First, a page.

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This eBook from the Gutenberg Project consists of approximately 262 pages of information about Queen Victoria.
is now.”  It is easy to imagine the agitating effect of such a correspondence upon Beaconsfield.  This was no longer the Faery; it was a genie whom he had rashly called out of her bottle, and who was now intent upon showing her supernal power.  More than once, perplexed, dispirited, shattered by illness, he had thoughts of withdrawing altogether from the game.  One thing alone, he told Lady Bradford, with a wry smile, prevented him.  “If I could only,” he wrote, “face the scene which would occur at headquarters if I resigned, I would do so at once.”

He held on, however, to emerge victorious at last.  The Queen was pacified; Lord Derby was replaced by Lord Salisbury; and at the Congress of Berlin der alte Jude carried all before him.  He returned to England in triumph, and assured the delighted Victoria that she would very soon be, if she was not already, the “Dictatress of Europe.”

But soon there was an unexpected reverse.  At the General Election of 1880 the country, mistrustful of the forward policy of the Conservatives, and carried away by Mr. Gladstone’s oratory, returned the Liberals to power.  Victoria was horrified, but within a year she was to be yet more nearly hit.  The grand romance had come to its conclusion.  Lord Beaconsfield, worn out with age and maladies, but moving still, an assiduous mummy, from dinner-party to dinner-party, suddenly moved no longer.  When she knew that the end was inevitable, she seemed, by a pathetic instinct, to divest herself of her royalty, and to shrink, with hushed gentleness, beside him, a woman and nothing more.  “I send some Osborne primroses,” she wrote to him with touching simplicity, “and I meant to pay you a little visit this week, but I thought it better you should be quite quiet and not speak.  And I beg you will be very good and obey the doctors.”  She would see him, she said, “when we, come back from Osborne, which won’t be long.”  “Everyone is so distressed at your not being well,” she added; and she was, “Ever yours very aff’ly V.R.I.”  When the royal letter was given him, the strange old comedian, stretched on his bed of death, poised it in his hand, appeared to consider deeply, and then whispered to those about him, “This ought to be read to me by a Privy Councillor.”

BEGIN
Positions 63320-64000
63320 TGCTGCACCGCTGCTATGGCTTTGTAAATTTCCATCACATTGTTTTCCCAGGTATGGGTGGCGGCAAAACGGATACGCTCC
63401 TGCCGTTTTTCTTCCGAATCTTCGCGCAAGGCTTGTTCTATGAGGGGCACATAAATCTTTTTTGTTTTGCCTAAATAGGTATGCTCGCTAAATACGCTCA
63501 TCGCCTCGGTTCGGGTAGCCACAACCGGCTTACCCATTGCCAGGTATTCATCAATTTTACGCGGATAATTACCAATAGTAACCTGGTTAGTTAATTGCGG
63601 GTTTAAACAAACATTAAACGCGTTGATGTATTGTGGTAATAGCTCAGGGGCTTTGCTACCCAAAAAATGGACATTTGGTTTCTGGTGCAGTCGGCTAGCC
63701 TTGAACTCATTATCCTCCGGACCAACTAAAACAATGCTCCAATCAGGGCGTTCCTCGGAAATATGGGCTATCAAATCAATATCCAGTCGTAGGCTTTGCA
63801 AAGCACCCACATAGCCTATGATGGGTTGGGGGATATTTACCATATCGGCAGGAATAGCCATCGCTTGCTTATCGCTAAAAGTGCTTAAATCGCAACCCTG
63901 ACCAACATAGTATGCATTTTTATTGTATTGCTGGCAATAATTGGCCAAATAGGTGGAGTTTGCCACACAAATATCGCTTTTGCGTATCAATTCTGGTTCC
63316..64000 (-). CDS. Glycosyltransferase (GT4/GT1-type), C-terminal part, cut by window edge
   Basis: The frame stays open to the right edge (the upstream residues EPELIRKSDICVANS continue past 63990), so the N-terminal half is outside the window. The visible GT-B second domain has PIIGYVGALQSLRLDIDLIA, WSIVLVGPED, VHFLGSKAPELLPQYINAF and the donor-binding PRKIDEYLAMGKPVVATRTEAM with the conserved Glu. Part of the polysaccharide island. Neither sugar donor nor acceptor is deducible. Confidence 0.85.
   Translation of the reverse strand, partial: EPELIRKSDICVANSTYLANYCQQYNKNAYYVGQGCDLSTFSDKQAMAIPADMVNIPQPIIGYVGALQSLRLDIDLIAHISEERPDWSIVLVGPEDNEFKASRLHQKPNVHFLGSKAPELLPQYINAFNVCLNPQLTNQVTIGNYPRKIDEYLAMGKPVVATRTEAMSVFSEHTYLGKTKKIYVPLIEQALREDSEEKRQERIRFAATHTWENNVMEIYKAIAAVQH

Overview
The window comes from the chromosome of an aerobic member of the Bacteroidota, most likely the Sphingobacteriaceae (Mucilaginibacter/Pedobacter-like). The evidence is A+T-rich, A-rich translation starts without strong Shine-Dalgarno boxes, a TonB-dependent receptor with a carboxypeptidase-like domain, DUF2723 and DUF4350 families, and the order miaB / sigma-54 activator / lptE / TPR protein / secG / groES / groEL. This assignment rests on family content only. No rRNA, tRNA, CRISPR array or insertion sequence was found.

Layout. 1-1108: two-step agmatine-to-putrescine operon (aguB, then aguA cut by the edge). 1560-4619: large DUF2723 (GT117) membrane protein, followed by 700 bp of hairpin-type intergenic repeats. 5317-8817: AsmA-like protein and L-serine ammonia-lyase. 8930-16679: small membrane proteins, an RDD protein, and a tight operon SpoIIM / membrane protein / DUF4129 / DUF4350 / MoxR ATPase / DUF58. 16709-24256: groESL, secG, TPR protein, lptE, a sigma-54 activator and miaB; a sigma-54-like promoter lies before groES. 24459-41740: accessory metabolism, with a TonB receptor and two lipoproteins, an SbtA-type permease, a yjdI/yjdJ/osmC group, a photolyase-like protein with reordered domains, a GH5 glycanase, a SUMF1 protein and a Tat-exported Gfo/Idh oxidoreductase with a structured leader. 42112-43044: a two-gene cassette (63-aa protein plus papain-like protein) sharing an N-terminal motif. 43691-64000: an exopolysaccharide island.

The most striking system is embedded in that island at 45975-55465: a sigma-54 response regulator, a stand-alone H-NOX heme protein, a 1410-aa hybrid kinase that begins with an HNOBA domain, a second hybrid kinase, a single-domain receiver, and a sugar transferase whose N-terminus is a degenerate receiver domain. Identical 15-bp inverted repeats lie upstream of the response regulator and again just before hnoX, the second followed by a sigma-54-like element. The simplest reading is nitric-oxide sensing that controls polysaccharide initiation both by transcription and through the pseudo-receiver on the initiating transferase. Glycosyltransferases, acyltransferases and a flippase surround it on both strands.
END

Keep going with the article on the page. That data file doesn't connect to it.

CHAPTER IX.  OLD AGE

I

Meanwhile in Victoria’s private life many changes and developments had taken place.  With the marriages of her elder children her family circle widened; grandchildren appeared; and a multitude of new domestic interests sprang up.  The death of King Leopold in 1865 had removed the predominant figure of the older generation, and the functions he had performed as the centre and adviser of a large group of relatives in Germany and in England devolved upon Victoria.  These functions she discharged with unremitting industry, carrying on an enormous correspondence, and following with

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